“THE AUTO CYCLE UNION TO AWARD a special prize in future Tourist Trophy contests to the competitor displaying the greatest pluck and endurance in the race. This prize will be known as the Nisbet award, and will commemorate the late Mr JR Nisbet, chairman of the Auto Cycle Union from 1914 to the time of his death last summer. The classic motor cycle road race, held annually in the Isle of Man, certainly provides scope for the exercise of the finest sporting instincts, and it is well that these should be recognised by a special prize given in memory of one who was an example of the best type of British sportsman. At the same time the ACU has been wise to rule that any competitor who continues in the race while suffering from injuries will not qualify for the new award.”
“SIR,—MAY I, THROUGH YOUR COLUMNS, warn those readers of The Motor Cycle who anticipate using the main roads to the North-west during the coming [Easter] holiday carefully to avoid the Edgware Road between Cricklewood and Edgware. Between these two points the road is composed of muddy gravel, with a wood block centre upon which, after rain, the tramlines float as on a raft. It is practically impossible for a solo machine to negotiate this stretch of road after dark, unless its rider is thoroughly acquainted with the few places where the lines may be crossed with a minimum of danger. I should mention that in places, particularly in the region of the ‘Welsh Harp’, the road has sunk so considerably that the trams enjoy (yes, they do!) a permanent (?) way quite six inches higher than the road. To finish, I walked from Cricklewood to Hendon a few days ago, and in the space of one mile picked up the following articles from the road: One car crank case inspection plate, one leather drive for car lighting dynamo, and one bent Douglas footrest, from which you may draw your own conclusions. Perhaps had I continued further I could have obtained sufficient parts to assemble a complete ‘bus.”
Stanley J Band
“A BOOM AMONGST ARTISANS: As I [Ixion] anticipated when the wages of a scavenger began to surpass those of a head draughtsman, the agencies are experiencing a very keen demand from artisan buyers. I rejoice that it is so. Motor cycles for the million are an integral part of an England fit for heroes to live in, and will make for more happiness than taking over a small holding with a small capital and a sublime ignorance of agriculture. It is interesting to note that the artisan novice is concentrating on one type of machine, and with comparatively few exceptions on half a dozen makes of that type. He will have next to nothing to do with anything but the three-speeded single-cylinder tourist machine of 500-600cc, and he is a shrewd judge of the best values in that line.”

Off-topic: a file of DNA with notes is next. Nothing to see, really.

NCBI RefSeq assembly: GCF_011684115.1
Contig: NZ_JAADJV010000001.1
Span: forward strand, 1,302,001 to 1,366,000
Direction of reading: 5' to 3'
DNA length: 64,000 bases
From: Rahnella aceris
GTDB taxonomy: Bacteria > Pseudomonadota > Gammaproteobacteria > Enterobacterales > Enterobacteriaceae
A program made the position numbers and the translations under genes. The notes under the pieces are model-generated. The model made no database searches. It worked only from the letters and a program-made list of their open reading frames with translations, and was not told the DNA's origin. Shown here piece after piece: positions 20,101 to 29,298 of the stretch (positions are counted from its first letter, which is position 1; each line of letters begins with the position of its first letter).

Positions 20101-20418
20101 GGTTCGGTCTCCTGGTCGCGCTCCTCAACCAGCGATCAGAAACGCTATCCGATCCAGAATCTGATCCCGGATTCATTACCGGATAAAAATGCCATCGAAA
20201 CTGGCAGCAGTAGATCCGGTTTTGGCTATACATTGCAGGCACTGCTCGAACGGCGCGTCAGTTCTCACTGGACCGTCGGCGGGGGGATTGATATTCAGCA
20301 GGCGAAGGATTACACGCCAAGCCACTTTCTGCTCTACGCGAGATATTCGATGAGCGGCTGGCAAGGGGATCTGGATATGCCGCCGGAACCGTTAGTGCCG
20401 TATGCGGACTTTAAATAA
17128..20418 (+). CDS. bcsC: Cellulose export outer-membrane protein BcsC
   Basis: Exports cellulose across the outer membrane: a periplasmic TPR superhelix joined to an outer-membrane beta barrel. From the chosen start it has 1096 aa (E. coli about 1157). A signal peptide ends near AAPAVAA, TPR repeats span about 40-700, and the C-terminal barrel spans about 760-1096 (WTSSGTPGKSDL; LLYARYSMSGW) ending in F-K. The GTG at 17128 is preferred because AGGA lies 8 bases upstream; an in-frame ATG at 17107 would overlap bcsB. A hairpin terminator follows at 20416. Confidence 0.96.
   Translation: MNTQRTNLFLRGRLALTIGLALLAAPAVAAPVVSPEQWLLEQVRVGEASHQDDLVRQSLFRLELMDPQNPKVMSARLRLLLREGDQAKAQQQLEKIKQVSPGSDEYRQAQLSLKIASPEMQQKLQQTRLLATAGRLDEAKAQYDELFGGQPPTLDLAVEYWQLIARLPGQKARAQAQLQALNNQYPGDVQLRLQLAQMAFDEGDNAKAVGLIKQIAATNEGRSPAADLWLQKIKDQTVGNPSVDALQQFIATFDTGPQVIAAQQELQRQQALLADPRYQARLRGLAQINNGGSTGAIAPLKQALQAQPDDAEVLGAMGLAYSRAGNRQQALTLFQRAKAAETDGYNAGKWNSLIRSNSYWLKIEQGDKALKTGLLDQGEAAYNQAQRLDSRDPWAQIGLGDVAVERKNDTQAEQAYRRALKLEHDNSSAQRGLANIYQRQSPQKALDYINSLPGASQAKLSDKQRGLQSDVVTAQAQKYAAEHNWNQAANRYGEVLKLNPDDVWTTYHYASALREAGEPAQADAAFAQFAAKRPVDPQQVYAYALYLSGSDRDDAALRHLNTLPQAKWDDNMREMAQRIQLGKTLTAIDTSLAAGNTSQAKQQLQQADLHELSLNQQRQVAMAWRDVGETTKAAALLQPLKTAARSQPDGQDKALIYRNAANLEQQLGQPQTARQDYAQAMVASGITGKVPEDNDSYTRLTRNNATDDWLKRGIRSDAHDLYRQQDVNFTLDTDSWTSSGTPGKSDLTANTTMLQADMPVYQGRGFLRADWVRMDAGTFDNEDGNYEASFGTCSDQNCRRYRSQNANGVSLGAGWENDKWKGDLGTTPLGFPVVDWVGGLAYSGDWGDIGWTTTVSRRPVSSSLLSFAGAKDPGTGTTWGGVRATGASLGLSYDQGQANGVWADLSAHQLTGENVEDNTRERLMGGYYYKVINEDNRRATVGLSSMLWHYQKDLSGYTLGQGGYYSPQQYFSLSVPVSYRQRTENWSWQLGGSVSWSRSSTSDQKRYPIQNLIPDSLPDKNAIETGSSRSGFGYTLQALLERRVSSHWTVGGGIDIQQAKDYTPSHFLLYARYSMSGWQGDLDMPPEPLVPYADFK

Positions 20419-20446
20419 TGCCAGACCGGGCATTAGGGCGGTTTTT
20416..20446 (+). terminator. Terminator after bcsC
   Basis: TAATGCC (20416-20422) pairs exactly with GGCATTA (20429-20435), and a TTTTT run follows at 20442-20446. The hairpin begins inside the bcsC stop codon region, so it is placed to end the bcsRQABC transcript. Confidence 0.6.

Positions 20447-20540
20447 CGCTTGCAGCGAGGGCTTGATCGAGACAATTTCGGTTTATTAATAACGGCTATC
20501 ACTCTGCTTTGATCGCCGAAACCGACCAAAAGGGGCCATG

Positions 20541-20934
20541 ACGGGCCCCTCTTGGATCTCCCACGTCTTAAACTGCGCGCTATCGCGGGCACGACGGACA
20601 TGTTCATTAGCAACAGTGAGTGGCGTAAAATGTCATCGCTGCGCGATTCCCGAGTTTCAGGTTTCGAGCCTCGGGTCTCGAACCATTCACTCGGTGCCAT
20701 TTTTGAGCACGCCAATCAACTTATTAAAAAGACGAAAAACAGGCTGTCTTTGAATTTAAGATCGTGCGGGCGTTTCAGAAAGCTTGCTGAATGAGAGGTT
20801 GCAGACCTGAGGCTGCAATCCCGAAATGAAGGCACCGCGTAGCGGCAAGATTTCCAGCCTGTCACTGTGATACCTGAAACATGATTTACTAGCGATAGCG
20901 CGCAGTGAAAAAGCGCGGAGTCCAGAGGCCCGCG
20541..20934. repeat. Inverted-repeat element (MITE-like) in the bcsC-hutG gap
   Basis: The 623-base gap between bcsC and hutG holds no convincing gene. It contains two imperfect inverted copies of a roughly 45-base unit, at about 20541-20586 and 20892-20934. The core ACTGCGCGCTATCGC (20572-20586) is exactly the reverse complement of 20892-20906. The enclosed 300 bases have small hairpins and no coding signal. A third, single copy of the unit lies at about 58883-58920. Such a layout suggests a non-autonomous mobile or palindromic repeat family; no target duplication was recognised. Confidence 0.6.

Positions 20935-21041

“THE WEATHER WAS KINDLY DISPOSED towards the 160-odd starters for the Motor Cycling Club’s classic Easter event. Starting from Hounslow at one minute after midnight, the first competitor travelled in darkness through Maidenhead, Reading, Marlborough, and Devizes, the grey dawn breaking before Bridgwater (130 miles) was reached. Breakfast at the White Hart came as a welcome relief to the eye-weary riders, while the Bridgwater Motor Co attended to the wants of the machines. The road to Minehead was so wet as to raise the gloomiest forebodings. Of course, the tit-bit of the run commenced at Porlock village, and extended for 15 miles over the noted hill of that name, across Exmoor, and up Lynton Hill. The schedule speed for this difficult stretch was reduced to 15mph, and a non-stop run was demanded. For once in a way, Lynton Hill proved more difficult than Porlock, for the surface of the latter has wintered well, and is in better condition than we have known it. There was a crop of failures, of course, many due to rank bad driving. A number of sidecarists ascended minus passengers, but, generally, the solo riders performed well. If Porlock is long and severe, Lynton is steeper, and a great
number of spectators gathered to see the competitors. Hugh Gibson (No 1), astride a two-stroke Clyno, led the way, and, hugging the dry patch beside the wall, made a splendid ascent. AJ Sproston (Lea-Francis) followed in equally good form. Garford (5hp Zenith) just got up by vigorous bumping on the saddle. Staunton (Triumph) did well, Gibson (4-5hp Zenith) doing better still. Chidley (Brough) got into a rut, kept going well round the corner, but stopped higher up. That veteran, WE Brough, charged the 1-in-3 section on the inside of the corner, and got to the steepest section when he had to assist his engine by footing. ‘W Cooper and Son’, on Lea-Francis and Douglas machines respectively, reached the difficult corner together; pater was too solicitous for his son, and failed on